To Stone, the Global Scholars’ distinguishing factor is their “exponential” way of thinking. Because they are immersed in technology, social networks and more readily available information than any cohort of university students ever before them, they see possibilities and solutions that prior generations don’t.
“They’re used to having the world at the tips of their fingers,” Stone said. “They come in with a natural curiosity. Their knowledge of the issues far exceeds what I could have ever imagined having 30 years ago. Where people used to tackle problems step-by step, they see endless possibilities and solutions that previous generations just wouldn’t think of, even ten or fifteen years ago.”
An excellent example of that mindset is Diego Celis, who studies computer science at Stanford University. Before becoming a Cargill Global Scholar, Diego was an intern at Twitter.
To Celis, who has already founded two technology start-ups, the latest of which is Vinterv, an outfit that aims to facilitate online job interviews assisted by artificial intelligence, it’s not strange for a computer scientist to find himself at a food and agriculture company.
“You can do a lot of crazy things with data,” he said. “We have 7.5 billion people in this world and Cargill is the largest privately held company in the U.S. That adds up to a lot of people and a lot of numbers. It would be huge to track all of that and find the probabilities of solutions that would work best. You can do that with computer science.”
Always looking for what’s next
“They call Millennials the ‘upgrade generation,’ because every two years, we get a new phone, so why not every two years get a new job?,” said Tristan Lipkie, a Cargill food scientist who is active in the company’s Young Professionals Network and used his experience guiding younger colleagues as a mentor for the Global Scholars. “You’re always looking for what’s next. It’s constant progress. Having the same job for your whole career is unfathomable for millennials – and the generation that comes after us.”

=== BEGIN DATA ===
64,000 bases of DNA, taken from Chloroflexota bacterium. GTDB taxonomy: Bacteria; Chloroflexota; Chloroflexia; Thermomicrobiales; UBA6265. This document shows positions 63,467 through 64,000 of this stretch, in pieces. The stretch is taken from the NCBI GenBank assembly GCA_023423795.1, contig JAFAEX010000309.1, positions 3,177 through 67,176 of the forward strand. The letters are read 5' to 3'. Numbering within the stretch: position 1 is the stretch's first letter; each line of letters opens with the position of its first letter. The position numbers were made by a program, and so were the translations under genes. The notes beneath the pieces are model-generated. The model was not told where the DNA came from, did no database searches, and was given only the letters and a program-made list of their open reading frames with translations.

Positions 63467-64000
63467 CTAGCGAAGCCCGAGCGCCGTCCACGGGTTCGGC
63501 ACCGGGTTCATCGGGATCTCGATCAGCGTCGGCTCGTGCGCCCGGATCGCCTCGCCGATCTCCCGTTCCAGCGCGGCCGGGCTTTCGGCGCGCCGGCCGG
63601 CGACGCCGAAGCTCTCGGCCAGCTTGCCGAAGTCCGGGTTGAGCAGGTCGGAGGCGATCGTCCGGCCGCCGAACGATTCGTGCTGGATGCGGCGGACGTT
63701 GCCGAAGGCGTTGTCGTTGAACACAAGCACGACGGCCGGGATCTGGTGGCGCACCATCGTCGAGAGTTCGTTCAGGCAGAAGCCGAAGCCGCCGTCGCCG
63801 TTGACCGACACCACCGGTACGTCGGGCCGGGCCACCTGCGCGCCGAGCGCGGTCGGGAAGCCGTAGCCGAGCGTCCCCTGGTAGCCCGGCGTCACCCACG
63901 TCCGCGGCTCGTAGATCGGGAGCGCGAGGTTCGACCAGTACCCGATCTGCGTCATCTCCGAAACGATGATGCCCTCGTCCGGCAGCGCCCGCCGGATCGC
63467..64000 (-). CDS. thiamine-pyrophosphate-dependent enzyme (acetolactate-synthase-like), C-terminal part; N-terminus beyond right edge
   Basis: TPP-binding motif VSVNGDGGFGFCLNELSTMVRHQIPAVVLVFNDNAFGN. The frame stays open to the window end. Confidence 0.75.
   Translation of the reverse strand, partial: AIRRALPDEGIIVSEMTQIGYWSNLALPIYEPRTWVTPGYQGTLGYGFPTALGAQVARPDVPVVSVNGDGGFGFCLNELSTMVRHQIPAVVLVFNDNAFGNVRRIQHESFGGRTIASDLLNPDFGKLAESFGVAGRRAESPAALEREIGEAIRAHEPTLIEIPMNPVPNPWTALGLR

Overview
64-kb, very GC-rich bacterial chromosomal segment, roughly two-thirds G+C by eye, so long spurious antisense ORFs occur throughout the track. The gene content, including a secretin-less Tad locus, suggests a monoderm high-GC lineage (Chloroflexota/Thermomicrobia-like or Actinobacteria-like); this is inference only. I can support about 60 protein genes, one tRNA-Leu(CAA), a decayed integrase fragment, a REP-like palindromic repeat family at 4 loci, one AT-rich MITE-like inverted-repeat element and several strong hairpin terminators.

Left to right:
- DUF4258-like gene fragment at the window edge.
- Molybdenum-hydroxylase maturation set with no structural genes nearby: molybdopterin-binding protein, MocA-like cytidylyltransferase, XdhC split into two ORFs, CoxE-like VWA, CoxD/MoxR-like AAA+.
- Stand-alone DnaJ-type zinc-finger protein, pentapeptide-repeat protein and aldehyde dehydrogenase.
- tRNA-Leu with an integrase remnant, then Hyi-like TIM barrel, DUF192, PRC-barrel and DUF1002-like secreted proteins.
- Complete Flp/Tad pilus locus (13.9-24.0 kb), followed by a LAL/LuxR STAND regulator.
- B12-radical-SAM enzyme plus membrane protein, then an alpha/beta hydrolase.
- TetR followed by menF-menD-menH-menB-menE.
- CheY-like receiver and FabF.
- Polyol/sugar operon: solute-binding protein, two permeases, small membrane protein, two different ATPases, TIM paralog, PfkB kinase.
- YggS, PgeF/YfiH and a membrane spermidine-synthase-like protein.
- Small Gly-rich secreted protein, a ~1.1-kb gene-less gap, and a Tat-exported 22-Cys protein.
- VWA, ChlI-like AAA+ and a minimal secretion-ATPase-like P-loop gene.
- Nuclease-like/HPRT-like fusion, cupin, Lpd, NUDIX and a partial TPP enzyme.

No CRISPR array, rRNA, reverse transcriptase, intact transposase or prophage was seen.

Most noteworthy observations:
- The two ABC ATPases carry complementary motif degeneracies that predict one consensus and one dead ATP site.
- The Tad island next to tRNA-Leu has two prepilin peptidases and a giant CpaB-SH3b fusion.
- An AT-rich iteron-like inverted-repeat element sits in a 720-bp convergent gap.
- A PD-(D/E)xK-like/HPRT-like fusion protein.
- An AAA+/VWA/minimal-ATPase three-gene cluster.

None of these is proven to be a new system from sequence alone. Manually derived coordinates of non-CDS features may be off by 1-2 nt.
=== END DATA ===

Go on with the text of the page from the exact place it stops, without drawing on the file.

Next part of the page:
But with that wealth of possibilities and options comes the responsibility to make productive choices, said Global Scholar Troy Yamaguchi, who is a student of psychology and sociology at the University of Minnesota. “Being born into the information age definitely had an impact on us,” he said. “When you’re presented with so many opportunities, it can be kind of overwhelming. It’s very important to hone in on what you want to do and what really speaks to you.”
That’s where good advice comes in, said Lipkie, who, at only 30, has a vivid memories about what it’s like to start a career in a world where the next big thing is always right around the corner. “They’re full of confidence and ambition, but I remember being in their shoes, still not having a very clear picture of what you’ll be doing after school. The idea of being able to help someone out in that situation is great, because that’s something I wish I would have had.”
Recipe for solutions
For Dasha Veropakha, a biology student at Southern Federal University in Rostov-on Don, Russia, being a Global Scholar has opened a pathway to making her dream happen. She had always wanted to open her own lab, she said, but she never knew where to start.
“After the Global Seminar, I understood how to begin, how to recruit staff, how to behave in a team, and organize work activities most comfortable for each member of that team. The most important thing I learned is: If you want to do something to improve your life and the lives of others, you just need to try to take the first step, and be confident in your idea. You just can't stop – only move forward.”
Meanwhile, Stone sees a way forward of his own. As the executive sponsor of the program, he keeps a close eye on the Global Scholars. He does that not only because he feels he can personally learn a lot from their perspectives, but also because he sees their potential contributions as key to Cargill’s growth.
“We are going to develop our strategic capabilities by better training the people that we already have and bringing in talent like these global scholars,” he said. “Combining the unique way they think with the institutional knowledge here at Cargill is a great recipe for creating solutions for our customers that we’ve never thought of before.”